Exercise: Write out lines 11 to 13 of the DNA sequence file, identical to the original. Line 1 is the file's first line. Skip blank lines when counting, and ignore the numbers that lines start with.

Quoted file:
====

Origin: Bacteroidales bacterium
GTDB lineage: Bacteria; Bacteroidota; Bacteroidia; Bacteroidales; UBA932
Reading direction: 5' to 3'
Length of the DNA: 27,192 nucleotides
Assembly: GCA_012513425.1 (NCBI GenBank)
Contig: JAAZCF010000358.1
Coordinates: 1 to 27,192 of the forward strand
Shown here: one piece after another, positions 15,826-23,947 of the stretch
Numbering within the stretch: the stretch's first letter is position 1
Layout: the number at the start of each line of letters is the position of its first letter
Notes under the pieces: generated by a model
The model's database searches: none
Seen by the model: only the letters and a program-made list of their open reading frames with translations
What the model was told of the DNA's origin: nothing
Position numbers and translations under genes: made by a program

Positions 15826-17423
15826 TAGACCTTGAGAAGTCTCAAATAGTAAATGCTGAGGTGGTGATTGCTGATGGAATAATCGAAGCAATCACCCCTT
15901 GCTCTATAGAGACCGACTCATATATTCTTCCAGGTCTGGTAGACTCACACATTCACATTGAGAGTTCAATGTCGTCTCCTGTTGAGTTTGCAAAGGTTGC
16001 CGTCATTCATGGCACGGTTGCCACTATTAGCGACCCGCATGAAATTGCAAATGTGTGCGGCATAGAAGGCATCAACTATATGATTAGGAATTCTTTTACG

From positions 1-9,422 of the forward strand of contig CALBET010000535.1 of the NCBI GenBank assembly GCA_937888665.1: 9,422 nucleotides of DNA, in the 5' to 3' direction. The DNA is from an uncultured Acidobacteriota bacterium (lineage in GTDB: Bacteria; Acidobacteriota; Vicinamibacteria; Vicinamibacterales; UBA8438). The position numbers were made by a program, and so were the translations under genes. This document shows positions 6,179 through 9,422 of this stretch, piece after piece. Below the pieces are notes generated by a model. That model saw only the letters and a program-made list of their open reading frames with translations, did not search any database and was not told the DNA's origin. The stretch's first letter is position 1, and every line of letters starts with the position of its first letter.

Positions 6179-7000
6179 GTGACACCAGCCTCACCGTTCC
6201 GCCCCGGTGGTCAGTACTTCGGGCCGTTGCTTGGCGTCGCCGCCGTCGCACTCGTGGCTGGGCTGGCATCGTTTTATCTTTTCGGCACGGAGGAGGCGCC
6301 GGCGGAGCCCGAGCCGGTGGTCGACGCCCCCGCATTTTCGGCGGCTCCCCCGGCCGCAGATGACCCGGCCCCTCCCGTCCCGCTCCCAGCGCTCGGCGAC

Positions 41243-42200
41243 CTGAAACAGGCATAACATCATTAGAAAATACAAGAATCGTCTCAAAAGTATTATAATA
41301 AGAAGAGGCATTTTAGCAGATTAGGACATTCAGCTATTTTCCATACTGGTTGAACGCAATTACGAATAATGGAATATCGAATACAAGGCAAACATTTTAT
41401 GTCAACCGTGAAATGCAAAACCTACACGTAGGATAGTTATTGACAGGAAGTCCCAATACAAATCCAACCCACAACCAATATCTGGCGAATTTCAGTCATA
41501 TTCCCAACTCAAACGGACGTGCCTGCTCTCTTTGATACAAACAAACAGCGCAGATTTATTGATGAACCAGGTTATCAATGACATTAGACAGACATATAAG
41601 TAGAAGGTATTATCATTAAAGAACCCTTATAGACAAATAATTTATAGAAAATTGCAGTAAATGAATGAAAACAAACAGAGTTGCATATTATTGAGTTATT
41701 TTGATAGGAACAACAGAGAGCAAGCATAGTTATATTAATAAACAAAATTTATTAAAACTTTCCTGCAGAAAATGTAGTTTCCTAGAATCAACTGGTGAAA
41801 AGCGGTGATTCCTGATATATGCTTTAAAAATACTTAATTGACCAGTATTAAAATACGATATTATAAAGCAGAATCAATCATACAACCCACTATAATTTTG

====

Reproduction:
Notes under the pieces: generated by a model
The model's database searches: none
Seen by the model: only the letters and a program-made list of their open reading frames with translations